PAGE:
These photographs will usually make up the majority of your wedding photographs, although I always want to know which aspects of the wedding photography are the priorities for you. These shots tell the story of the wedding day, documenting the event with images of the key moments as well as the details and setting of the wedding in all its glory. However, I also capture those smaller sometimes in-between or unplanned moments and interactions that often provide the most evocative images of all. Even if nothing goes to plan, I am not fazed, I always find ways of documenting the fun and joy of the goings on.
III. Candid Portraits Of All Those Involved
Vibrant meaningful portraits of the people that make up your wedding
These are the natural unposed shots that capture the people of your wedding; a mother moved by a speech or two friends in hysterics at a remembered story. It is the people (probably the most important ones in your life) who give meaning to your wedding and (without being intrusive or conspicuous) I aim to come away with lots of candid portraits of them. Some wedding photographers seem to capture the couple and the details while overlooking the other people the make up the wedding. So many couples whose weddings I have photographed have told me how delighted they are to have such lovely shots of their favourite people enjoying their wedding.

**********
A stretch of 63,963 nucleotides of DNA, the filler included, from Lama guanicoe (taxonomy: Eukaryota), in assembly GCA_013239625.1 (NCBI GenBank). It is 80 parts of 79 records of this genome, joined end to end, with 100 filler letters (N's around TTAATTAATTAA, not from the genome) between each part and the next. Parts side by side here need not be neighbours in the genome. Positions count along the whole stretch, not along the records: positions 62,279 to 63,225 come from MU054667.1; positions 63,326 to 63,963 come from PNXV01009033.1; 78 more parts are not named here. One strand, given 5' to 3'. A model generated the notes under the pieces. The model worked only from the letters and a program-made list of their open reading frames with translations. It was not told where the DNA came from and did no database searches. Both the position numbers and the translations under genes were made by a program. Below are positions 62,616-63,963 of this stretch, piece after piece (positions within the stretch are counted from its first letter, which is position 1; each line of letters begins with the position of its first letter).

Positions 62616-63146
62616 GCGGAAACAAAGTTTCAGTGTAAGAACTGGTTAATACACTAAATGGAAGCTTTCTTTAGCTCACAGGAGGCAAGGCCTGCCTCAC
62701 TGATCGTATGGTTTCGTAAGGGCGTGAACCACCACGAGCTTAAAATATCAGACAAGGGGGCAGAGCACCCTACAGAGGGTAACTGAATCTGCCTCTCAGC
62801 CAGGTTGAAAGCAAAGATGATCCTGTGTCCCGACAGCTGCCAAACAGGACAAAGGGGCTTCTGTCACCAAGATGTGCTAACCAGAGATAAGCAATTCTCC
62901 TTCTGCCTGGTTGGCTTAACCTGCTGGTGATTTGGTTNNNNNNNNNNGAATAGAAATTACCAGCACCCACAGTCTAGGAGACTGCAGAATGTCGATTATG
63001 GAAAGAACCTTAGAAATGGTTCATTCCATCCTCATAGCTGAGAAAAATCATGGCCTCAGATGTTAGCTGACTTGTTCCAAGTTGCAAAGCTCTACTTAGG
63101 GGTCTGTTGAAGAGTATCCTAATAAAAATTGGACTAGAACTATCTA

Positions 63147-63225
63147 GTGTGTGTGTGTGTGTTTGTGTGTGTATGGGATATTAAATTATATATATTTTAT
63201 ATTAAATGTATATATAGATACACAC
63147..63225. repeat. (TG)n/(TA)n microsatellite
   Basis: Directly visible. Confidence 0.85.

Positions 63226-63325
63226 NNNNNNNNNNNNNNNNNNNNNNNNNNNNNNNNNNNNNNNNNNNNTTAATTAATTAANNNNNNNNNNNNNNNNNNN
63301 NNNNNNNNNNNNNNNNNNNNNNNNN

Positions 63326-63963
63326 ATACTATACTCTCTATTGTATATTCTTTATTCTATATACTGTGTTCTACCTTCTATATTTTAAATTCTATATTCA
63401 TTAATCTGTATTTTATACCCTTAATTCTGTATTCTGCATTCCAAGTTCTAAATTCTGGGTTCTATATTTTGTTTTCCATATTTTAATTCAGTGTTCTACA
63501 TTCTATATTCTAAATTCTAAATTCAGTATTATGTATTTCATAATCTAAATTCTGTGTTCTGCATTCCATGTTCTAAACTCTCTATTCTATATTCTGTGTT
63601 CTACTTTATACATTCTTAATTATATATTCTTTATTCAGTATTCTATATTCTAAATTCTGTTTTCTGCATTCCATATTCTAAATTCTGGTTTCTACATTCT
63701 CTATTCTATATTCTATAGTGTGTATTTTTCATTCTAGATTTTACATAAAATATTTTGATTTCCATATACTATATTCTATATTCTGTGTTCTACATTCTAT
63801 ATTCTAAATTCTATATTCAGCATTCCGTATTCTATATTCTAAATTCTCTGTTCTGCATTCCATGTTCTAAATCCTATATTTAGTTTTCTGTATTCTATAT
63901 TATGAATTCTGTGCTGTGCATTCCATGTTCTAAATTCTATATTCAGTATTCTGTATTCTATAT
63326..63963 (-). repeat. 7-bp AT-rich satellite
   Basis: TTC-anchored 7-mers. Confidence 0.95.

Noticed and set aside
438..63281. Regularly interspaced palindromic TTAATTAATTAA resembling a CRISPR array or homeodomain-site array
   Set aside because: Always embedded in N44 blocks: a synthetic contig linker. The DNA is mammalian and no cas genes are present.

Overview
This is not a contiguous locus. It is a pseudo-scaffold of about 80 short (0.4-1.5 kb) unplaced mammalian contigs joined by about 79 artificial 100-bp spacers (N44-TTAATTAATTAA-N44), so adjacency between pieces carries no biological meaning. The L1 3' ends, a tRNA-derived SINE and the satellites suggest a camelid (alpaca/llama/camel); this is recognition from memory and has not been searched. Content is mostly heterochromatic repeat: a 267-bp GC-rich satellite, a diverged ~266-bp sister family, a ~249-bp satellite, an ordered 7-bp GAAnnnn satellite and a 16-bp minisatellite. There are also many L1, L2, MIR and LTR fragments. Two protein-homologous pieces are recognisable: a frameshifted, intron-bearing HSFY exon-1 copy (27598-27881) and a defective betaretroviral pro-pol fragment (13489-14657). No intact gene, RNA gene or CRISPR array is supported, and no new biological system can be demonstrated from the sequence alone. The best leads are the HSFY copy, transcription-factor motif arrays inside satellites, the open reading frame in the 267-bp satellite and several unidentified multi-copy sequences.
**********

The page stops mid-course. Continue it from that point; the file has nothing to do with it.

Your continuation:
WEDDINGS IN SAN MIGUEL DE ALLENDE
MY FIRST EVER WEDDING IN MEXICO
The first wedding I photographed in Mexico (eight years ago) was in San Miguel de Allende. The ceremony was held in the distinctive neo-gothic pink parish church (known as La Parroquia) and the reception was down the hill in the exquisite Casa Hyder. Central San Miguel is made up of steep, cobbled streets lined with old wooden doors that open to beautifully restored houses with courtyards, gardens, shady pools and terraces. Its churches, plazas, gardens and colonial houses are a delight to photograph in and its celebratory atmosphere is unique. I don’t think I will ever tire of working in San Miguel.
AN INTRODUCTION TO PAPEL PICADO AND WALL TO WALL BOUGAINVILLEA